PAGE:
Though it proved a bit tricky to learn, it’s certainly not tricky to listen to: the music is pure bliss, and though it passes through many landscape-changing shades of light and dark, nothing breaks the floating bubble between the first note and the last.
Here’s an older piece of mine, newly remastered. I’ve gone back and forth in the past on whether I like this one, but I like it very much today, so I’m publishing it!
The title is based on my mishearing of a Tori Amos lyric (from Cruel). I generally go for titles that are evocative and somehow seem to fit, without actually having any clear meaning that listeners will try to impose on the piece — I want the title to be an opening into the music, not a box to stuff it in.
Another one of those “openings into the music” is the little epigraphs I often put at the end of the piece. I almost always choose both the quote and the title after writing the music, so they’re more a reflection on where I ended up than an explanation of what I was doing. The epigraph for this piece is a hokku by Masahide:
Now that my storehouse
has burned down, nothing
conceals the moon.
In a Perfectly Wounded Sky
For those following along with the audio engineering side of things, I used a touch of a look-ahead limiter on this one (which I usually don’t do), because of the huge variance between the attacks on the harsher chords and the very quiet intervening sections. I also cranked the scaling on the Gain Shaper a hair higher than usual.
For those interested in music notation, here is the score. Fun with parallel fifths!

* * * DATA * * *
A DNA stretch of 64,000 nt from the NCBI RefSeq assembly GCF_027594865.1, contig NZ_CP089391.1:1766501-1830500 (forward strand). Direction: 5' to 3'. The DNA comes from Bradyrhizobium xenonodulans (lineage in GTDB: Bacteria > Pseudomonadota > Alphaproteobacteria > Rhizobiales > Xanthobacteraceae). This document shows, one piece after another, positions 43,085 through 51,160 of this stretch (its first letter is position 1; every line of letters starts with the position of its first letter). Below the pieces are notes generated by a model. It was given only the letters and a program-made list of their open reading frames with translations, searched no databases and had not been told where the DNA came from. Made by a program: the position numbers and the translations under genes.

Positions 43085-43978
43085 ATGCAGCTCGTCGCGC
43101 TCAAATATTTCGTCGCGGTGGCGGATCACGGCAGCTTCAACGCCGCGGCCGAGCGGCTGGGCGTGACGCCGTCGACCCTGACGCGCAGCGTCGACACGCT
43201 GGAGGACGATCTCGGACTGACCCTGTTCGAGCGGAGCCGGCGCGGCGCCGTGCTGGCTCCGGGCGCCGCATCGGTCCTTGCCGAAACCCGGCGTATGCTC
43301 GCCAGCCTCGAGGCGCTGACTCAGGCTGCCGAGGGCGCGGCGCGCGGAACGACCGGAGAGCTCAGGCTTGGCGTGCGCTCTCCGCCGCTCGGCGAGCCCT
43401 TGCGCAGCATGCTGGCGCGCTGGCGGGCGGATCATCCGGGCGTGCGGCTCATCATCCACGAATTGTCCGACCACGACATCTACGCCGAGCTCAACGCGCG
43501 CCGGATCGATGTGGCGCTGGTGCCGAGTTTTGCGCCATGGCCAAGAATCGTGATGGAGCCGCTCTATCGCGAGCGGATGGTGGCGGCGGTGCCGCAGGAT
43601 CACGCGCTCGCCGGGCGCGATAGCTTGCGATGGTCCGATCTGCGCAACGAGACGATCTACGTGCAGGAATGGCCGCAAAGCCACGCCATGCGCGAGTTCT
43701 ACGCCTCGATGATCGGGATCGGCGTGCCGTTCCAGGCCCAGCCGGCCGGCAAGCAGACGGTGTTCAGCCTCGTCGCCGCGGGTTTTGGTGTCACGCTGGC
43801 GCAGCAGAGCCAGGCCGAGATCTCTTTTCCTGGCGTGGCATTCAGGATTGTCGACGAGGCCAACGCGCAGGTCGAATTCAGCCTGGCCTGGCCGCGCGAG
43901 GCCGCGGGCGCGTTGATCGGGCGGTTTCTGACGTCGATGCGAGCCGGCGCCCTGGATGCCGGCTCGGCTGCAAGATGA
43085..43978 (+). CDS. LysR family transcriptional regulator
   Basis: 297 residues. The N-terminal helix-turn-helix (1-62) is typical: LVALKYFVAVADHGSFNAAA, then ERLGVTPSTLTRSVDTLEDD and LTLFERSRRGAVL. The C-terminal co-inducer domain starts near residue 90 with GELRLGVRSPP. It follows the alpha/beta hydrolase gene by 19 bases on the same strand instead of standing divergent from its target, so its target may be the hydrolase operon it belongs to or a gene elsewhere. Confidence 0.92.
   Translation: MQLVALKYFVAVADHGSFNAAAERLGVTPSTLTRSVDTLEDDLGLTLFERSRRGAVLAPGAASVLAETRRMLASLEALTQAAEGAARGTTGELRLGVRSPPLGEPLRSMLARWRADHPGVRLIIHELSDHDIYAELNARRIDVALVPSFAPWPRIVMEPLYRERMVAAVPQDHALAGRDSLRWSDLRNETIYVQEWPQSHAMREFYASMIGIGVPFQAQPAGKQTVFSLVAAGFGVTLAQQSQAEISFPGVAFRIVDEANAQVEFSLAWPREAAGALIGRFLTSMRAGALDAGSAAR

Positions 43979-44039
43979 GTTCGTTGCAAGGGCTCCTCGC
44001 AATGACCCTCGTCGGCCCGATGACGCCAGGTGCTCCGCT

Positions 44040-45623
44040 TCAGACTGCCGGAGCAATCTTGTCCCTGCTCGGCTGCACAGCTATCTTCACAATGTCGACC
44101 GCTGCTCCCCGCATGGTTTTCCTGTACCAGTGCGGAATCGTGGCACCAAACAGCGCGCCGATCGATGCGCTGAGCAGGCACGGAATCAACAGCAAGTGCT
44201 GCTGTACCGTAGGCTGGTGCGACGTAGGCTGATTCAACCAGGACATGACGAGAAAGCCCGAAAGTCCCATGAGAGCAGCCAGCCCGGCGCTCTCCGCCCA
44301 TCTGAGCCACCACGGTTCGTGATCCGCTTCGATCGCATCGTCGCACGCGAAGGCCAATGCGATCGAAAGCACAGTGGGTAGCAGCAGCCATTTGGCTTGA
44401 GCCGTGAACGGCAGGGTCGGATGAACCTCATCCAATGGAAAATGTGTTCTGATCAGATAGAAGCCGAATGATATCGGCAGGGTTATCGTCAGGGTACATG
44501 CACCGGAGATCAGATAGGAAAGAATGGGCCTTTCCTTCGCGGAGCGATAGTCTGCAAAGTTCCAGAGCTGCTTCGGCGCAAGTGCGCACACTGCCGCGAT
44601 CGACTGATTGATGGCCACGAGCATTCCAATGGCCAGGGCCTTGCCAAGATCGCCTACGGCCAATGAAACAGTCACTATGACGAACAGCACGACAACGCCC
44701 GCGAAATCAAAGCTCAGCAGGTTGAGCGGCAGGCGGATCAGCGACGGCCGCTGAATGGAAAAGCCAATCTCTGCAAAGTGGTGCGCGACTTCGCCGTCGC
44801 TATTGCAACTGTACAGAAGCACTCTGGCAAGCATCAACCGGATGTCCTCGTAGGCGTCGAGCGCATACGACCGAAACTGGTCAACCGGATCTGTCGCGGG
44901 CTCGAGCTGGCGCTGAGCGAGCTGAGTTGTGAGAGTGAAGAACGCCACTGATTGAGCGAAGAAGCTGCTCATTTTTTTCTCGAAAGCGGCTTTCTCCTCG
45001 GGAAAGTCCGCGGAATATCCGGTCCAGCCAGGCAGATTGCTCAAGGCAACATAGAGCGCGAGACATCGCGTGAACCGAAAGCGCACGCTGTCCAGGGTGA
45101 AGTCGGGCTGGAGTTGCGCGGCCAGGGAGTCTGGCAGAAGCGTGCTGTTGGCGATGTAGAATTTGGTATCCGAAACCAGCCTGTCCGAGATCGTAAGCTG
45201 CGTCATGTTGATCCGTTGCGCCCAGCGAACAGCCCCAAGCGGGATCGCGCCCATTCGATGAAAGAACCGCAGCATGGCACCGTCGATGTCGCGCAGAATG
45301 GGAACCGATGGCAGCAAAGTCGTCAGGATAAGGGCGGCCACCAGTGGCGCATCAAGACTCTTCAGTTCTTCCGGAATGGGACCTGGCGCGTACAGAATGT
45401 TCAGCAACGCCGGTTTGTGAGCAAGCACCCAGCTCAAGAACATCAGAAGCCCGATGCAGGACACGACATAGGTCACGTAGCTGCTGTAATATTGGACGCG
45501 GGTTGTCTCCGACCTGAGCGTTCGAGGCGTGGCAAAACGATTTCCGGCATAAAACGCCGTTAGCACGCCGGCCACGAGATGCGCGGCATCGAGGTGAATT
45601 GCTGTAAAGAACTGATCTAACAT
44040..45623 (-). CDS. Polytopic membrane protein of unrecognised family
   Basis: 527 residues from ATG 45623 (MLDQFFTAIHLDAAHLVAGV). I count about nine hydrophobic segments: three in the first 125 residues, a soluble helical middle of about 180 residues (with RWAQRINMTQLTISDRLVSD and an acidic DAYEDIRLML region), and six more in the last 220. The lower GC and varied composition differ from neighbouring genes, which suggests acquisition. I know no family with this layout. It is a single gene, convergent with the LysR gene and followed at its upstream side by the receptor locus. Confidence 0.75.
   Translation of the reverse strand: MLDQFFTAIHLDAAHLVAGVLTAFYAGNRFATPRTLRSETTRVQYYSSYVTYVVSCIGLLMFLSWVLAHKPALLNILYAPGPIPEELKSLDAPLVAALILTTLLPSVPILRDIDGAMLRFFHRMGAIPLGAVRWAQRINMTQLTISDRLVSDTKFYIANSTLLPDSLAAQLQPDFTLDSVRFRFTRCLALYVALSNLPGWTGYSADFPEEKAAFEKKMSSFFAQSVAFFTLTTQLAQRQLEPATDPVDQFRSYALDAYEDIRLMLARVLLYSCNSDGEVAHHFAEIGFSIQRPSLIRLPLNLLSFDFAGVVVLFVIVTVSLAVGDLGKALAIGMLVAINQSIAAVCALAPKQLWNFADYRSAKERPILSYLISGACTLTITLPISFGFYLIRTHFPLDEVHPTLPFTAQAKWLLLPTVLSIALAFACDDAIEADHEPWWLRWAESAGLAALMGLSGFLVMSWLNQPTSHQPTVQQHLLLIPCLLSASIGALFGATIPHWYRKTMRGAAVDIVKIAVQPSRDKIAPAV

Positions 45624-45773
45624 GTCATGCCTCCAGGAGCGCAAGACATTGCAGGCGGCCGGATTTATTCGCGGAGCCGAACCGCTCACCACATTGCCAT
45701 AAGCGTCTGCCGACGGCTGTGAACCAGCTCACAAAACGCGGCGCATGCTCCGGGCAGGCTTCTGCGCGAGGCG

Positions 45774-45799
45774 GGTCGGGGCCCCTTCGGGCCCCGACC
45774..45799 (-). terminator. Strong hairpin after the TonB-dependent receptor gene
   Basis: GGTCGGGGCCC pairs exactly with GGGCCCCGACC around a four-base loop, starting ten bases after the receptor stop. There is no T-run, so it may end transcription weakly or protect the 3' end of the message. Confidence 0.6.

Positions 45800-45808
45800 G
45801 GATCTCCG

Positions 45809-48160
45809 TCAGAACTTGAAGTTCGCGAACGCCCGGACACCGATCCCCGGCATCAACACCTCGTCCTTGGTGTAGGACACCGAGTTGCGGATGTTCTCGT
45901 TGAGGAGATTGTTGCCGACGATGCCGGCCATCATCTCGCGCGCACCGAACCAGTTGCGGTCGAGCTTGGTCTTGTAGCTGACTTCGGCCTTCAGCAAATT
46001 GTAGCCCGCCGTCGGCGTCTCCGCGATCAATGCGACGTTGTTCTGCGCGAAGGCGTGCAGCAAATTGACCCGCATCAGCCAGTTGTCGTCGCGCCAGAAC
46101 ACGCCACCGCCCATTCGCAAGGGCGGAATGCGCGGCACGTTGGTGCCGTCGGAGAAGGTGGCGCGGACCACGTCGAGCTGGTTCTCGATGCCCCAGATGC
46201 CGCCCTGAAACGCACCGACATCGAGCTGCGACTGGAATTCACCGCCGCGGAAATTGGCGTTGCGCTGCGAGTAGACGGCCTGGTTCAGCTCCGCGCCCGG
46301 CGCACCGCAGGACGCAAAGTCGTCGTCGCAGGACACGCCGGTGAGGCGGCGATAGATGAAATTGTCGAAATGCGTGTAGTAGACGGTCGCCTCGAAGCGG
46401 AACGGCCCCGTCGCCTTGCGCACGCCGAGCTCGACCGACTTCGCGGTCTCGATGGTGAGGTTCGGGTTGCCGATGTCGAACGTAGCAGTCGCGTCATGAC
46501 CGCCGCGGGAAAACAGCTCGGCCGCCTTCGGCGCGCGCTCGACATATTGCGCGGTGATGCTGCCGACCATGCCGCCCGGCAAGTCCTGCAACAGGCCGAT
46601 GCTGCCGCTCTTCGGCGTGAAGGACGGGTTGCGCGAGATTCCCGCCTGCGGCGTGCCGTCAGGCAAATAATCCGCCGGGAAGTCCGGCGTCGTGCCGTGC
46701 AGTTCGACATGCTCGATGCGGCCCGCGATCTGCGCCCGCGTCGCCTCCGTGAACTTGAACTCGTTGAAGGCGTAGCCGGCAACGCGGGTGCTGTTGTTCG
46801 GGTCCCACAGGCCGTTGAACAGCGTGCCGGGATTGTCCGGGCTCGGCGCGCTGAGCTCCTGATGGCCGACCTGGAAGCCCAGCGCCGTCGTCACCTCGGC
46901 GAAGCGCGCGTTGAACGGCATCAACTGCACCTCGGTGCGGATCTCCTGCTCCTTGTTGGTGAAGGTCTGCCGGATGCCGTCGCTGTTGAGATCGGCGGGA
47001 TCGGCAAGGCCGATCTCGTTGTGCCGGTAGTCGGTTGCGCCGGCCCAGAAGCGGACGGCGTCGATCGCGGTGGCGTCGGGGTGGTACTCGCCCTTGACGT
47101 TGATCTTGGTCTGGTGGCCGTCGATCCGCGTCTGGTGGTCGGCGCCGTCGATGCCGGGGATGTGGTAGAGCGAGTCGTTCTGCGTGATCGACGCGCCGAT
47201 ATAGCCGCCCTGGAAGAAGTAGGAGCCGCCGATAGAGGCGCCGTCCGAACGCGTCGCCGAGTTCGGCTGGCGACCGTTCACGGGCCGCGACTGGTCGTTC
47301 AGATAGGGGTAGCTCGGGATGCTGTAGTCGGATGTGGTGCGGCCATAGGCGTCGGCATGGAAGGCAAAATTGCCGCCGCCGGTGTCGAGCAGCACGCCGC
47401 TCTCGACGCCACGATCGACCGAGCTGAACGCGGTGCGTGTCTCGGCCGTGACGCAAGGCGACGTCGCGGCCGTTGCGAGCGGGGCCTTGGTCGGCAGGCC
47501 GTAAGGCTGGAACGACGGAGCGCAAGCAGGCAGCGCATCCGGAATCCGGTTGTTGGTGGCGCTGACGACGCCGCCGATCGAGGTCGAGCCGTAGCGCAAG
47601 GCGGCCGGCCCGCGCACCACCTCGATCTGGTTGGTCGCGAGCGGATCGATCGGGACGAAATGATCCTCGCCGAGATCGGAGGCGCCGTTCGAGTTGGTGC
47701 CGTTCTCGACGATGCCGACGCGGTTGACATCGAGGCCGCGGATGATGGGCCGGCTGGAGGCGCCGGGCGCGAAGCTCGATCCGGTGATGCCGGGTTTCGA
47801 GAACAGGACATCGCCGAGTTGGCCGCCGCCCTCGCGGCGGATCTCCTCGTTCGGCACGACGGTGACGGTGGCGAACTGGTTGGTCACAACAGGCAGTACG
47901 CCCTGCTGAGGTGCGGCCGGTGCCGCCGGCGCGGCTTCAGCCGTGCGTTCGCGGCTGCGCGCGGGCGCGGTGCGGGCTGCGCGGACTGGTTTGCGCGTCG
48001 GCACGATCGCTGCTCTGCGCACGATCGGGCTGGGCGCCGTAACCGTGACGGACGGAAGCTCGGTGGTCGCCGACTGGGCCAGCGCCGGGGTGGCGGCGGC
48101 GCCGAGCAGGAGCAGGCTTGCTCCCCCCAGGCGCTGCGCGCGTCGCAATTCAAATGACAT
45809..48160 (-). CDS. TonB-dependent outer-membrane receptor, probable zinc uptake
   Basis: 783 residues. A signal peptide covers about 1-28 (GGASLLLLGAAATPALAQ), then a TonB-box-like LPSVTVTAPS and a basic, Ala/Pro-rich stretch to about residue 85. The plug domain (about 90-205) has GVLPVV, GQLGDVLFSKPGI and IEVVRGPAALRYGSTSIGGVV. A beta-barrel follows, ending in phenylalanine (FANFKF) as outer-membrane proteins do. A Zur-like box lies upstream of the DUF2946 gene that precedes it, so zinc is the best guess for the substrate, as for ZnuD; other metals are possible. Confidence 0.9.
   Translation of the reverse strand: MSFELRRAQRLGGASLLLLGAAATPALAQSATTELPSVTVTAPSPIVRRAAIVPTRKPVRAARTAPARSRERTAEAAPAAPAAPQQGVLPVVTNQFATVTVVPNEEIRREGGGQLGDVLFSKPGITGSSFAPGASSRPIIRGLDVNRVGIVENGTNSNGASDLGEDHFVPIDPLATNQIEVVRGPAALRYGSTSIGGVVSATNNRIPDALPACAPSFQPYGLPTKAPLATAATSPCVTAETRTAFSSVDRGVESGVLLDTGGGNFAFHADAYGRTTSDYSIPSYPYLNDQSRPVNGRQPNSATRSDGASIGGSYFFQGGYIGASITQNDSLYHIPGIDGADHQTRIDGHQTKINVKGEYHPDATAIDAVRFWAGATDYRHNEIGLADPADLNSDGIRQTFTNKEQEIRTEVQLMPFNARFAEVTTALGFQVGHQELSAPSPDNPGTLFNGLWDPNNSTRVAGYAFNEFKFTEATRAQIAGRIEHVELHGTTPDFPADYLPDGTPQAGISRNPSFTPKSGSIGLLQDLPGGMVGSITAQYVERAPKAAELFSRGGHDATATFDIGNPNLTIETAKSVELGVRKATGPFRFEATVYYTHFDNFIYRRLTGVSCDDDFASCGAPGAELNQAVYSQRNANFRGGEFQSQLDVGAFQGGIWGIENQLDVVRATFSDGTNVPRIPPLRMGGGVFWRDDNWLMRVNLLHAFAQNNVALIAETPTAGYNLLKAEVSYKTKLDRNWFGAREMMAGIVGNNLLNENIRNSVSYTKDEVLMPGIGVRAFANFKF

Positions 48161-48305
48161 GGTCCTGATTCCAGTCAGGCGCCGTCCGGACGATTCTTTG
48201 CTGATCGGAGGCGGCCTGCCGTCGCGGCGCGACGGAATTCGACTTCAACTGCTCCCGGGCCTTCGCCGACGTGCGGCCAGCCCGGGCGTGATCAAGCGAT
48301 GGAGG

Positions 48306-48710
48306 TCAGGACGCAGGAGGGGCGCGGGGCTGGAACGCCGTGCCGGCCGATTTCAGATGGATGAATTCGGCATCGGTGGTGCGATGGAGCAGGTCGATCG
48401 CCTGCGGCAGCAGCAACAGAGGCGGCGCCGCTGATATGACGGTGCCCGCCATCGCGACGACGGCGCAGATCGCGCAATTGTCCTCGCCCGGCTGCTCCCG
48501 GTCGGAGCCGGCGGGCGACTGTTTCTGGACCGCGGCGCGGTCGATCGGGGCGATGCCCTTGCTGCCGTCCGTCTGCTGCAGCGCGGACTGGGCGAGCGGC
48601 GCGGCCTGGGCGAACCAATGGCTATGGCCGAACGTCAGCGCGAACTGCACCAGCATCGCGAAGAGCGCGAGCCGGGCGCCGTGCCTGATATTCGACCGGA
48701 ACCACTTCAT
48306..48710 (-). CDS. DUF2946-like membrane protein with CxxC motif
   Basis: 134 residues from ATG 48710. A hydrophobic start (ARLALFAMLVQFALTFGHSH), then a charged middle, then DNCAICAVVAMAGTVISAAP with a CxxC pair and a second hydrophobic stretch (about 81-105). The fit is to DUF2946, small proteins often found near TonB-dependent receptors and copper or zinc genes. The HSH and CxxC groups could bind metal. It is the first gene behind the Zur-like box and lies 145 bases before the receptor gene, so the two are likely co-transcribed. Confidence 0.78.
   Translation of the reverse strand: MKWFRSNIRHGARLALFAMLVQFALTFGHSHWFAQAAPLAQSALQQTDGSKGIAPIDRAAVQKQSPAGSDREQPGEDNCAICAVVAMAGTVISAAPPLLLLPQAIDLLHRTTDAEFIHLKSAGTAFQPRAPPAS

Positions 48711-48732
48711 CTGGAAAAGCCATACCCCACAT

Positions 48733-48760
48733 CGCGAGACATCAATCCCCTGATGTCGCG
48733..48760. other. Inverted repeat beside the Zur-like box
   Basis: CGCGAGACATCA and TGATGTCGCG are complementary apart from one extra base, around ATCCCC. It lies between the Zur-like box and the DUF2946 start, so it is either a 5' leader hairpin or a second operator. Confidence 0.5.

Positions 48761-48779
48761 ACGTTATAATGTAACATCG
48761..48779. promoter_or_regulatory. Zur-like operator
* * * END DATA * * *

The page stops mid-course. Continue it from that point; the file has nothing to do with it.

I’m a fellow of diverse musical tastes, and there are a great many composers I love who don’t appear in the meager list over on the right of this page. So it’s a delight to post this recording, because I get to add a “Schubert” category. Yay for Schubert!
This is another one of the recordings I made in the living room of my teacher, Don Betts. He’s playing a little gem of Schubert’s that one doesn’t hear often — in fact, I’d never heard it at all until he played it for me. When I looked up some recordings by others, I was surprised to find that most people play it very fast, even presto, making it a silly sort of sing-songy horse gallop. Now admittedly I’m a slow tempo kind of guy, and heck, maybe Schubert intended it to be a silly horse gallop, but man do I ever prefer Don’s tempo.
Schubert’s music is a rarified world, full of repeating simple patterns built from the same few simple ingredients, where subtle changes create tremendous moments — just a shift from minor to major, and a whole new world opens up. In Don’s performance, you can feel the weight of each of those little moments, the overwhelmingly vast interior of this tiny little world, like one of Georgia O’Keefe’s flower paintings.
Piano Piece D946 No 1 (in E flat minor)
Speaking of repeating patterns, there’s a stretch at about 1:40 that sounds almost like a bit of 20th century minimalism. I wonder if Philip Glass likes Schubert? (Hmm. Apparently so. You know, you could probably get a decent Glass parody by taking some random Schubert, and repeating each measure 2-4 times.)
I tried a slightly different approach with the sound on this one than with the Arabesque. It still doesn’t sound quite right — honestly, I wish Don would come to my studio to make some recordings, but he wanted to do this at his house, and when he decides that things should be a certain way, his mind is not easy to change! I guess I sympathize: it’s a bit of a hike over here for him. Anyway, if anybody feels like comparing, let me know what you think of the different sound.